For Tante Lou, grant’s aunt, her religion was a source of strength when life was a crown of thorns. Undertaking the responsibility of caring for Grant when his parents moved away, she does everything which she feels is right for him. She wants him to be educated and work for uplifting the community. But in him she is disappointed because he grows distant, pessimistic and cynical. It is only when she puts pressure on him that he agrees to work with Jefferson to refine and polish him.
Jefferson is a mild mannered colored man who is present at a bar when some killings take place. Though he was an innocent bystander, he is implicated in the killing. A trial follows with the jury and the judge refusing to believe him as was expected. In his defense his lawyer says that he does not deserve to be hung as he is hardly human. He is compared to a hog.
This insult hurts his godmother who wants Grant, as the only educated black, to refine Jefferson so that he does not die a “hog”. She knows that Grant will resist being involved as he is cynical about the conditions in the town. His aunt Tante Lou exerts pressure on him following which he agrees to help Jefferson. But Jefferson is in no mood to be molded into a human from a “hog”. He is stubborn and rude and rebuffs Grant’s attempts to get him talking. After a while, the two communicate better and Grant gets Jefferson a notebook in which he can pen his thoughts. He also gets him a radio using money which the community contributes.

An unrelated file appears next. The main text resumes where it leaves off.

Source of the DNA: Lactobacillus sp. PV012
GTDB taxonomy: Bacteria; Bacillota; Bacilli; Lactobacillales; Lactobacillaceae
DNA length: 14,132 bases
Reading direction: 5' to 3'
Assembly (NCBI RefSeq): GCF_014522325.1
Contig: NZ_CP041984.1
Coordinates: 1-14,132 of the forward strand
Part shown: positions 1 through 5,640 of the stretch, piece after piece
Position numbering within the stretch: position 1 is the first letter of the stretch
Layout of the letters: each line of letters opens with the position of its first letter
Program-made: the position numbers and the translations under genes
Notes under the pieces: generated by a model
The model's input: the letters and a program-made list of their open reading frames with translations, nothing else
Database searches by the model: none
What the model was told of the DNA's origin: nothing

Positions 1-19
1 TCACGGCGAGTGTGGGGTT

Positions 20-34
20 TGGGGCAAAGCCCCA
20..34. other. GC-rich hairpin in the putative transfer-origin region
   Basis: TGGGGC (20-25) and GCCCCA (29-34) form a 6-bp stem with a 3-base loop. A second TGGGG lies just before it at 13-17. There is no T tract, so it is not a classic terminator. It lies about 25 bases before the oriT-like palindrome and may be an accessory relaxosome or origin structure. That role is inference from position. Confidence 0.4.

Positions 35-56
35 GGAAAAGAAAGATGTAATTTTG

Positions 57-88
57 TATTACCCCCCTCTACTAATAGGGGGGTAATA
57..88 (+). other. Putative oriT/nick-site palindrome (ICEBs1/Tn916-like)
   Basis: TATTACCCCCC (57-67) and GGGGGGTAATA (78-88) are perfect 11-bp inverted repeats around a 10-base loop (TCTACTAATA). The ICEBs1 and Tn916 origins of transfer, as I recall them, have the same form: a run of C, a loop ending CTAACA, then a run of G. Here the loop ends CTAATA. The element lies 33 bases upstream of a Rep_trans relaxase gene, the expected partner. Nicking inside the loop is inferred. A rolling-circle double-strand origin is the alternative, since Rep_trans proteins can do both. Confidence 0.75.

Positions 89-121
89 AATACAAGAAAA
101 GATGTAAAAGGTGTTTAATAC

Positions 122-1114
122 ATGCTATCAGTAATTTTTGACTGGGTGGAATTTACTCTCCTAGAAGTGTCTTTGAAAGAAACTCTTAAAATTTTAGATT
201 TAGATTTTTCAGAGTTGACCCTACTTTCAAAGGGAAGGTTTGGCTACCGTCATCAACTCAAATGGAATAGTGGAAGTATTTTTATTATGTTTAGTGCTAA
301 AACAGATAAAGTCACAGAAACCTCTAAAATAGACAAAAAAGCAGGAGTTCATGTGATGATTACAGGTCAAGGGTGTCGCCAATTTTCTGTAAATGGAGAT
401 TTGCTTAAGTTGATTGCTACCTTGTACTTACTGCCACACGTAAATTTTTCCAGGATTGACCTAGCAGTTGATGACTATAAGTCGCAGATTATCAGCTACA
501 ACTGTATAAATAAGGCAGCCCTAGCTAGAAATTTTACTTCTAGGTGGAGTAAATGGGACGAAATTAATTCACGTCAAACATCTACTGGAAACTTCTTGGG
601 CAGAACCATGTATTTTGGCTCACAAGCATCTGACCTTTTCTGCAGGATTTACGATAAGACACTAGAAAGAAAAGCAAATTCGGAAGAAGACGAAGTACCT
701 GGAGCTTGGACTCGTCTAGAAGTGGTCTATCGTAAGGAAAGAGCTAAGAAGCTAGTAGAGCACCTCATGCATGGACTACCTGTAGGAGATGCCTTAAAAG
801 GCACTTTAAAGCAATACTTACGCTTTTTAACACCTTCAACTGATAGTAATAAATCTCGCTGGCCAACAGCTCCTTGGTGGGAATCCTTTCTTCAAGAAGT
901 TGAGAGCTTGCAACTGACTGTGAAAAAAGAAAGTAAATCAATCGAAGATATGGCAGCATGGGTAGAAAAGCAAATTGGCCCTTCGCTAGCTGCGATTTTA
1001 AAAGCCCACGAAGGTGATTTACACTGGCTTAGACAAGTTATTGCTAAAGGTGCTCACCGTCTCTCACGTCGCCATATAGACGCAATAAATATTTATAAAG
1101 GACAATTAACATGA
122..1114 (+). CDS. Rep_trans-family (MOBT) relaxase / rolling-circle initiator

Along with Jefferson, Grant also changes; his girlfriend and Reverend Ambrose are the agents of the change. Grant begins to think beyond himself. But he still wants to escape from the South where hope seems far away. Often Grant and Jefferson talk about death and God. Grant is an atheist but he listens to Jefferson’s views on God and heaven. As the date for Jefferson’s execution draws near, people from far and near come to visit Jefferson. Jefferson now comes to realize that his life has value and how he dies will make an impact on his people. His writings are now lucid and philosophical.